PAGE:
That number was more than 100 times as many as requests from any other country, Verizon Communications said in its first surveillance transparency report.
It also dwarfed the number of requests made to large tech vendors, as Google received about 11,000 law enforcement requests in the first half of 2013, while Yahoo received about 12,000, and Apple less than 2,000 in the same time frame, PC World reported Wednesday.
Verizon received more than 164,000 subpoenas from U.S. law enforcement agencies and nearly 71,000 court orders, it said in its report.
Verizon, on its corporate blog, said it intends to update the transparency report twice a year.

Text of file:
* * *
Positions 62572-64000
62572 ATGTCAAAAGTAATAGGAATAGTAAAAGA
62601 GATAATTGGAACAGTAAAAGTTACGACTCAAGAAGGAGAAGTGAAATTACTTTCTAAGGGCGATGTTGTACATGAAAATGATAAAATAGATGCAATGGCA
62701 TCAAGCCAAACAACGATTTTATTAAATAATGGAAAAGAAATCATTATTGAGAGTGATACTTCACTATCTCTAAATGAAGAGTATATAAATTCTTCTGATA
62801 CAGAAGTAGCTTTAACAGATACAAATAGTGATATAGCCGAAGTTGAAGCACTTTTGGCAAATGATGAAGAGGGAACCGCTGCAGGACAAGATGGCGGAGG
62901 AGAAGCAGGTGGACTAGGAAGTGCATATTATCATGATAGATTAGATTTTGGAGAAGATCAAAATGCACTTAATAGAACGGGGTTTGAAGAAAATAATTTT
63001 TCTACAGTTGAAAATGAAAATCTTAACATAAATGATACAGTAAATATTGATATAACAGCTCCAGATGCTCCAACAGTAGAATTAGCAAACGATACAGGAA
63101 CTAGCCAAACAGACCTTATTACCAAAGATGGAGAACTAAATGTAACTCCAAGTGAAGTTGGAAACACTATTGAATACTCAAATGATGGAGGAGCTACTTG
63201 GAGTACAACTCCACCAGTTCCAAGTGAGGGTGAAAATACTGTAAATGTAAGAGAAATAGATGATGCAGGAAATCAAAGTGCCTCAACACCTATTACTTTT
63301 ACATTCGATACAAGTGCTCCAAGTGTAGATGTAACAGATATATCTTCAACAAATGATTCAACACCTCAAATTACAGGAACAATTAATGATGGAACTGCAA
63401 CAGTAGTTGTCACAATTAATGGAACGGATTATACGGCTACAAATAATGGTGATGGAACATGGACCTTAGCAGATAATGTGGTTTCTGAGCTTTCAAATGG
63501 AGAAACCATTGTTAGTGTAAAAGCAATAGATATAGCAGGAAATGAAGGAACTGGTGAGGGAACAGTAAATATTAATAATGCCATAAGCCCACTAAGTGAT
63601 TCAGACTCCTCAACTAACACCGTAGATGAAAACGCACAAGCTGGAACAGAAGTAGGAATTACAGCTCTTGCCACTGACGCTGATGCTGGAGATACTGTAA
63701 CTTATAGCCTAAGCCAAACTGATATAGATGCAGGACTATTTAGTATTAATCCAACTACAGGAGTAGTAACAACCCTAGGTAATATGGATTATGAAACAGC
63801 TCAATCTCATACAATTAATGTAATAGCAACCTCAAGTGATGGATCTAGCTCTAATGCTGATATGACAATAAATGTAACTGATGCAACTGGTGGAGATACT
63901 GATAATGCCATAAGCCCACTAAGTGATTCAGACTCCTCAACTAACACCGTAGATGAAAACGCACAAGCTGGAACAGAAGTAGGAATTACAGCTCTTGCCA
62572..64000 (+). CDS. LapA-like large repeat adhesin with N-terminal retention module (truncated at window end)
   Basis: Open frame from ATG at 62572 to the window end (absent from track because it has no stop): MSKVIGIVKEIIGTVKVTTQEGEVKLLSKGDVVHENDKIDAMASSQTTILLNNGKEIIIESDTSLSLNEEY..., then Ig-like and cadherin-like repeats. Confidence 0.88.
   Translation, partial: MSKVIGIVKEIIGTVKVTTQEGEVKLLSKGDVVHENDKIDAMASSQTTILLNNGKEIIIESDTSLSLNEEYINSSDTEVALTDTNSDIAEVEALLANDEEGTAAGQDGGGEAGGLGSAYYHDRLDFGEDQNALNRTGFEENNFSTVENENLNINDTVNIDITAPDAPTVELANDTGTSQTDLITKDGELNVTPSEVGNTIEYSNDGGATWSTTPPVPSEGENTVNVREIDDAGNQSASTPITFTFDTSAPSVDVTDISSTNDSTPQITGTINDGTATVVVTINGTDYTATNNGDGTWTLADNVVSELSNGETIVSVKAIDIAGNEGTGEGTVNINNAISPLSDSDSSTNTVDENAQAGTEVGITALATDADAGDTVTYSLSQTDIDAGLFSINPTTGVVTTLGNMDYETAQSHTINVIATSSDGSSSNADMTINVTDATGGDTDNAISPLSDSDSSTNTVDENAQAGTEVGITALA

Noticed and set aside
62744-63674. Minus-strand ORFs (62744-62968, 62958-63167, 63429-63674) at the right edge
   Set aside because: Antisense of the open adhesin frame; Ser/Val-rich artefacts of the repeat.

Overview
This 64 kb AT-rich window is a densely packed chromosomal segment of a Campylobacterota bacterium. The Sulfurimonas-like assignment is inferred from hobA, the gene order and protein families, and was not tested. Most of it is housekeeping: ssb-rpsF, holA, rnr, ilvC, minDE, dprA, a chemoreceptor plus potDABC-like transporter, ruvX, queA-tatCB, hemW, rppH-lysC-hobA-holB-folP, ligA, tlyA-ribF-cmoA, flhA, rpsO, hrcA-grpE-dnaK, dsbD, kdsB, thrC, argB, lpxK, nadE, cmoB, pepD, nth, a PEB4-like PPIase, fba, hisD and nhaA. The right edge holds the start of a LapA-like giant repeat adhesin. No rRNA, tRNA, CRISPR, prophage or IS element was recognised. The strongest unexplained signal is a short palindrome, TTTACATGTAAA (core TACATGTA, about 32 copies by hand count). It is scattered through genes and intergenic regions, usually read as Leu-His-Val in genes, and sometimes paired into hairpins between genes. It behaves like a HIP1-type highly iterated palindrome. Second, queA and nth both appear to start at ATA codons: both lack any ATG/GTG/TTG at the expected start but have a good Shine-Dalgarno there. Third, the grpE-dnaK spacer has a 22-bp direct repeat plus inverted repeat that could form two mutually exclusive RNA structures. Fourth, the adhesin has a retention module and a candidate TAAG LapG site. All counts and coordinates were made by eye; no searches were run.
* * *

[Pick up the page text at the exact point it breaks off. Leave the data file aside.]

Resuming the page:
"The past year saw an intense focus around the world on government demands to obtain customer data," wrote Randal Milch, Verizon's general counsel and executive vice president for public policy, law, and security, and the transparency report will "add to the ongoing conversation about privacy and public safety."
Aaron Carter is still in love with Hilary Duff
Boston schools pull out free condoms over wrapping complaints